Vertex 4 128GB Review

Published On 14 de Novembro de 2012 | By admin |

Today at BenchX we are happy to announce another SSD we will be testing. Here we have the Vertex 4 128GB which is the latest member of the Vertex family joining the market.

OCZ supplied this sample, thank you for that !

The SSD comes with a Indilinx Everest 2 controller. If you remember well Indilinx was bought by OCZ in 2011 and this is the first controller to hit the market after the deal came through.  It uses 16 MLC sync NANDs from Intel and 2x256MB of RAM at 1333 by Hynix.

It was interesting to find out that OCZ is using a thermal pad to make contact between the Indilinx control chip and the SSD’s metal back.

By the manufacturer ( OCZ ) these are the specs:

  • Max Read: up to 560MB/s
  • Max Write: up to 430MB/s
  • Random Write 4KB: 85,000 IOPS
  • Random Read 4K: 90,000 IOPS
  • IOPS Máximos: 120,000 IOPS

OCZ

About the firmware

One of the things worth mentioning about this SSD is that successful firmware updates, being the latest version 1.4 and 1.5 (with which we tested our SSD) have brought meaningful performance boosts to the table.

As we all know it doesn’t exist such a thing as free meals, performance boosts come from some tweaks OCZ implemented on the garbage collector, those were based upon OCZ own testing and and user usage patterns collected over time. The end result was a performance boost when the SSD sits over 50% of free capacity, which will come back to normal levels once such barrier is broke.

As this subject attracts a big interest we will be testing it cautiously, the end game is to measure how noticeable this impact really is.

 

Test system
  • ASUS Maximus V Gene
  • 3770K
  • Samsung SFF 30nm 2200Mhz 9-11-11-22 1.55v
  • 2x AMD HD7970

 

Our goal is to test SSDs as close as possible to the “real world”. Giving you, our dear readers, a global idea of how it will perform in your own system. This approach will, as well, give you an idea whether or not you are taking the best performance from your system.

Based upon the previously stated facts we will be taking our results from the following benchmarks:

  • Windows 7 SP1 64Bits
  • Anvil Pro RC5
  • AS SSD Benchmark
  • ATTO Benchmark
  • CrystalDiskMark 3
  • PCMark 7 [System Drive]

After each test the system is left idling for at least 30min to give TRIM time to act.

 

Results

 

Anvil Pro RC5

AS SSD Benchmark

 

 

ATTO Benchmark

 

CrystalDiksMark 3

 

PCMark 7  [System Drive]

 

Comparison with Anvil Pro

We consider Anvil Pro the most complete benchmark therefore we will be using it to compare all the SSDs we test

Conclusion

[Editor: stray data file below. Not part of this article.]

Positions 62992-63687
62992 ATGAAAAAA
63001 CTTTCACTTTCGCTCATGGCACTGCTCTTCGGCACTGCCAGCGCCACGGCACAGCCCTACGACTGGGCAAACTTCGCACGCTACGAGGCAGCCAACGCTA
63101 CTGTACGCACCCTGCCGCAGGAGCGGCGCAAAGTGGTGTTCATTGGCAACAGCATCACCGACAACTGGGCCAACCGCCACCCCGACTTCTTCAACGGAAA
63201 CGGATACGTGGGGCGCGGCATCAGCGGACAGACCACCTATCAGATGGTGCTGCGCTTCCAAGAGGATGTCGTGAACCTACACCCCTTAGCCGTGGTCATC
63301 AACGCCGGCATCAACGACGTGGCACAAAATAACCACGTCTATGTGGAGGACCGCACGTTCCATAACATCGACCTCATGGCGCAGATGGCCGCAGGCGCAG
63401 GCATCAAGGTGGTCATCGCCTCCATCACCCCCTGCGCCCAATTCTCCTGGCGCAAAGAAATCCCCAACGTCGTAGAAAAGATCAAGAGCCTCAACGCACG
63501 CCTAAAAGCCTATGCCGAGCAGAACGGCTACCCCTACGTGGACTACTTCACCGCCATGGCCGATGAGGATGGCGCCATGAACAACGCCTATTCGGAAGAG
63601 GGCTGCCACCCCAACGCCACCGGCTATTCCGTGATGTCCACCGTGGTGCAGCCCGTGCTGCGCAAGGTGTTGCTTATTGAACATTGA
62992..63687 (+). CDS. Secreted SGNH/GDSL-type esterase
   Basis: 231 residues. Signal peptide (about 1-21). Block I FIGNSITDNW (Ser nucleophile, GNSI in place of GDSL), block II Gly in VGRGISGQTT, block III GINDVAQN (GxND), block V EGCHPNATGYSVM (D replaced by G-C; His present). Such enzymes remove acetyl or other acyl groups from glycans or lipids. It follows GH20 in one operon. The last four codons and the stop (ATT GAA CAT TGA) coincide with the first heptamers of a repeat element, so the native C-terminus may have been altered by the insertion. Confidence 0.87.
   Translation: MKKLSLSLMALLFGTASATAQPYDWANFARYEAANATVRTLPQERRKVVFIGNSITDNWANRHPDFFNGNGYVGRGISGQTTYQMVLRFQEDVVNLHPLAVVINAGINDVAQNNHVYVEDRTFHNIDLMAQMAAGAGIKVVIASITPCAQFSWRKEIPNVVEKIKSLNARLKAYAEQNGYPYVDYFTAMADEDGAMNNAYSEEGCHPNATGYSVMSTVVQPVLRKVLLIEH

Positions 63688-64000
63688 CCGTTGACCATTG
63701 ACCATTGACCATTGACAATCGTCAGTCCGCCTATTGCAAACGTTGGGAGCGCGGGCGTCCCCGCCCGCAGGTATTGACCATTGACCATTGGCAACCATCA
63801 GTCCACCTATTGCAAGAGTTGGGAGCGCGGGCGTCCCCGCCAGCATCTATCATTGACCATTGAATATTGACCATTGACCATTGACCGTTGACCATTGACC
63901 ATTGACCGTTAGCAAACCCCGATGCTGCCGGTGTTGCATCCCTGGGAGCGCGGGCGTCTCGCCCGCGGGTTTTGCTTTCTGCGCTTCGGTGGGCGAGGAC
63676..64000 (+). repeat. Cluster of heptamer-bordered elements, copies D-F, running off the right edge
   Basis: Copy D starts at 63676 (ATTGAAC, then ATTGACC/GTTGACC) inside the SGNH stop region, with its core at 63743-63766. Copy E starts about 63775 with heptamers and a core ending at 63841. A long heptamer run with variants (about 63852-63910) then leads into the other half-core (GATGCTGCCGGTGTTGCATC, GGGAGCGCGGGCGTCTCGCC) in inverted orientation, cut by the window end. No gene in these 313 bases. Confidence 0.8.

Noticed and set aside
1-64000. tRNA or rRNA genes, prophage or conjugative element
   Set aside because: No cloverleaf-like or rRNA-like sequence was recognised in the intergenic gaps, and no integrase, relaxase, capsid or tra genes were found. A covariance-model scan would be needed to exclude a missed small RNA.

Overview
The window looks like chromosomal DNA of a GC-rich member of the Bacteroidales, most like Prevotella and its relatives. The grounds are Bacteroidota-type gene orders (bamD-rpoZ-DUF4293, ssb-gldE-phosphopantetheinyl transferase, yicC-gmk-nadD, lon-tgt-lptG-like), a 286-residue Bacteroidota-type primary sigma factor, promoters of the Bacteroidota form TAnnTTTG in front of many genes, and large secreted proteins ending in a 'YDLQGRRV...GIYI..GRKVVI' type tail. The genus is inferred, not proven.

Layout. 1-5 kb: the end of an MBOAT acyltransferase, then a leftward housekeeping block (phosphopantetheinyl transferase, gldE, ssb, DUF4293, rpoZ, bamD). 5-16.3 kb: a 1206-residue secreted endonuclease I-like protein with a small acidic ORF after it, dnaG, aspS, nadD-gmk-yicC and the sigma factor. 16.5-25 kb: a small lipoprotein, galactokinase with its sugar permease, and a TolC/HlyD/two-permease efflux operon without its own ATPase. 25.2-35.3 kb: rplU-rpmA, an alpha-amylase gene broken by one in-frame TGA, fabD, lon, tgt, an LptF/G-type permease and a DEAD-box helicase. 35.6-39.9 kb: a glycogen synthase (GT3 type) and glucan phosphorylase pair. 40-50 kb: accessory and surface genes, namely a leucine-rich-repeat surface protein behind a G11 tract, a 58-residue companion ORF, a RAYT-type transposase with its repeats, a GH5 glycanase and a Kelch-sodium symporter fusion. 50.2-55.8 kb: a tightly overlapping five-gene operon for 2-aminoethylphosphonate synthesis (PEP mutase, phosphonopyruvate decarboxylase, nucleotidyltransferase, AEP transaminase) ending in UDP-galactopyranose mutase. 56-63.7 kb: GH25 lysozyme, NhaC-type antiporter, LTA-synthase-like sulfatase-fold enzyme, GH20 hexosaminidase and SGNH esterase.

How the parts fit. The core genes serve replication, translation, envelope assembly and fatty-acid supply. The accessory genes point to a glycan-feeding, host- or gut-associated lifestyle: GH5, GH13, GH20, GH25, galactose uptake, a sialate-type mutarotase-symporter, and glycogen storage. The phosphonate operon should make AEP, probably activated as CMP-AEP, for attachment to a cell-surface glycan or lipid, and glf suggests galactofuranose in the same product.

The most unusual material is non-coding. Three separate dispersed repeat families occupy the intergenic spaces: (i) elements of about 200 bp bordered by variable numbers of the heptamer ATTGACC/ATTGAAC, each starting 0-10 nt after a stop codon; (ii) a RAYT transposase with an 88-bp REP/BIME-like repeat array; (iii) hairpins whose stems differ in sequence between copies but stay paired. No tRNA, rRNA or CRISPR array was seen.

First of all I can not go by without mentioning this is the natural step for OCZ, releasing a SSD built around an in-house controller. Everyone can see the net results which I consider really positive.

          On a second hand I would like to talk about the firmware, after analyzing results published by other websites I was expecting a steeper drop in performance after the 50% full barrier was broke whilst a drop in performance was observed it wasn’t nowhere as big as we were expecting it to be. Therefore in my opinion this newly release firmwares were a huge step forward.

        About the price which comes around 110€. Although it is lower then 1€/GB it doesn’t place the Vertex 4 as one of the lowered priced SSDs. But let’s not forget that its performance comes as above average.

       Talking about performance, numbers impose some respect. Despite we haven’t been able to achieve the announced read speeds, coming around 100MB/s short. Looking at Anvil Pro we can see that IOPS come short on readings and they deliver on writes, I just can’t go by without mentioning the values we have see here today are some of the highest   on the market! Due to the controller not using any kind of compression algorithm this SSD will have the same performance no matter the kind of files we throw at it, which comes as a nice advantage in our point of view.  Looking at performance numbers we can say this SSD is one of the best to be used as a system drive given its almost symmetrical reads and writes, excellent performance in small files and small queue depths which are germane for such task.

                  In the end we have before us a good SSD with good performance whichever file type we use on it, excellent performance in both small files and small queue depths. In our opinion it lacks some better sequential read and write speeds to make this a 100% complete. In my opinion the vertex 4 is a nice upgrade for any system.

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